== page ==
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Repair Installation of Windows XP or Windows 2000

Last reviewed: January 2009

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A Repair Installation of Windows 2K/XP and an "in-place upgrade" have similar results.
The information here applies to all Windows 2K/XP users and not just those who are dual-booted.

Re-installing Windows over an existing installation copies original system files to the hard drive but also resets certain settings to default values. It will feel like a new installation - and will appear to take longer! Also, you will receive a few prompts so it cannot be left unattended. However, the end result is the correct (expected) allocation of drive letters and a fully functional Windows. Installed 2K/XP software should be fully functional; most settings, passwords, saved items, etc., should be unchanged.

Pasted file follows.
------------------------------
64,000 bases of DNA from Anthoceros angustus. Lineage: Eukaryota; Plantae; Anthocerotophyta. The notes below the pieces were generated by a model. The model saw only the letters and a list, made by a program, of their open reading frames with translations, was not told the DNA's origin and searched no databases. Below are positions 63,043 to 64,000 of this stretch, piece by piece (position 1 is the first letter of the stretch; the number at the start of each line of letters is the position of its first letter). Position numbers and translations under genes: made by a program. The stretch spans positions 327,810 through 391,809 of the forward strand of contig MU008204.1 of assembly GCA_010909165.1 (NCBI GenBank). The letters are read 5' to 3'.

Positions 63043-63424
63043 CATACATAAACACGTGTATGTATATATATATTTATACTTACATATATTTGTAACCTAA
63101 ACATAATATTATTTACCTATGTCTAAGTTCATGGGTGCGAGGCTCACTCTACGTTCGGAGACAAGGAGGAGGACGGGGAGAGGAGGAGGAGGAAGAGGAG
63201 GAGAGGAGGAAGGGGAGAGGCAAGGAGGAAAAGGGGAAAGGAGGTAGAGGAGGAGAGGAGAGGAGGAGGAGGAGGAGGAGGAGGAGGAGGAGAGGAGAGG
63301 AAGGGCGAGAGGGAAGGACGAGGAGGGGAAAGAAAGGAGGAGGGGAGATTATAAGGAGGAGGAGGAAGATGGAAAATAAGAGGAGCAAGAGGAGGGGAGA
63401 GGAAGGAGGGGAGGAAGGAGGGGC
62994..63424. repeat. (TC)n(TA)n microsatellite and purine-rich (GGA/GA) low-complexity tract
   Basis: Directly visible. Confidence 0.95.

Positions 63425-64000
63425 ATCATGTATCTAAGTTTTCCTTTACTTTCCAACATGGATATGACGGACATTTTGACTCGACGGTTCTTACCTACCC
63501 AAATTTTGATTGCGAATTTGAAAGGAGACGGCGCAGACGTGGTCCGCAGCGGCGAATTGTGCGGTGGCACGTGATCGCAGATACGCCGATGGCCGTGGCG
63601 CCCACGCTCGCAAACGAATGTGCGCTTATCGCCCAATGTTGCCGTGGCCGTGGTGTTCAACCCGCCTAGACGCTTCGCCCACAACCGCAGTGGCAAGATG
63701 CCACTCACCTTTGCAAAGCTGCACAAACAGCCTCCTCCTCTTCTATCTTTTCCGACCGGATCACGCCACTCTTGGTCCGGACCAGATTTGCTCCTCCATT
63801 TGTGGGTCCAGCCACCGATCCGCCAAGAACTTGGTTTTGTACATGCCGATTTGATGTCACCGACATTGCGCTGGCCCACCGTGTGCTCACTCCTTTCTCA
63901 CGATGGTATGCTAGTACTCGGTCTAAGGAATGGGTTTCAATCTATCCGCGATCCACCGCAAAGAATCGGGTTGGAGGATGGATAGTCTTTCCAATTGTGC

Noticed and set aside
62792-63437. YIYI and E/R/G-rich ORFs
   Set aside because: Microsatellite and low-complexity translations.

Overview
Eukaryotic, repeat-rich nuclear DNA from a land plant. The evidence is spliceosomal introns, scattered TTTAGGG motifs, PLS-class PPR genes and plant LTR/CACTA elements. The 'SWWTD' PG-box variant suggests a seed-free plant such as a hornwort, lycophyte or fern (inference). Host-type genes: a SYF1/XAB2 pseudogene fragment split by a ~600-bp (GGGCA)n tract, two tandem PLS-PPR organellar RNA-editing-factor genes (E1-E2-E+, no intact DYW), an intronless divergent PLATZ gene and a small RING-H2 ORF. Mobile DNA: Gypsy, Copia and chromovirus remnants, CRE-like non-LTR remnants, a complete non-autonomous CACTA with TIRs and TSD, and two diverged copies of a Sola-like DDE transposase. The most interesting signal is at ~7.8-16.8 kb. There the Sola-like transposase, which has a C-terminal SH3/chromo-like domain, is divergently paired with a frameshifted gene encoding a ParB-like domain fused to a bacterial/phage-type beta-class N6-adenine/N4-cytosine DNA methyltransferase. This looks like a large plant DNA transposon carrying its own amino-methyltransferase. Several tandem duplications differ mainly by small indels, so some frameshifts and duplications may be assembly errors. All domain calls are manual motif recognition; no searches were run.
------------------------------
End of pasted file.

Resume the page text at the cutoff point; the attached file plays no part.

A Repair does carry some small risk of failure and should only be undertaken when other methods have been tried and failed. All users should first read Repair a Dual-Boot even if not dual-booted in case your problem is with the boot sector and the boot files.

The Repair makes certain changes that may upset some users. The changes given below apply to 2K but you can expect the same from XP. Please note item 5 below in Preparing ... re Internet Explorer 7.

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Items Changed:


1. Drive letters are changed to accurately reflect the current drive and partitions.
2. Installed Service Packs, hotfixes, IE upgrades are rolled back to original installation state, and will need reinstallation.
3. All existing restore points are removed and a new system checkpoint restore point is created.
4. Default registry values are restored.
5. Default permissions are reapplied.
6. COM and WFP are re-registered.
7. Plug and Play devices, and the HAL, are re-enumerated.
8. Device drivers not integrated into Windows may need reinstallation.
9. Automatic Updates (XP) will cease functioning until you manually download/install critical updates yourself.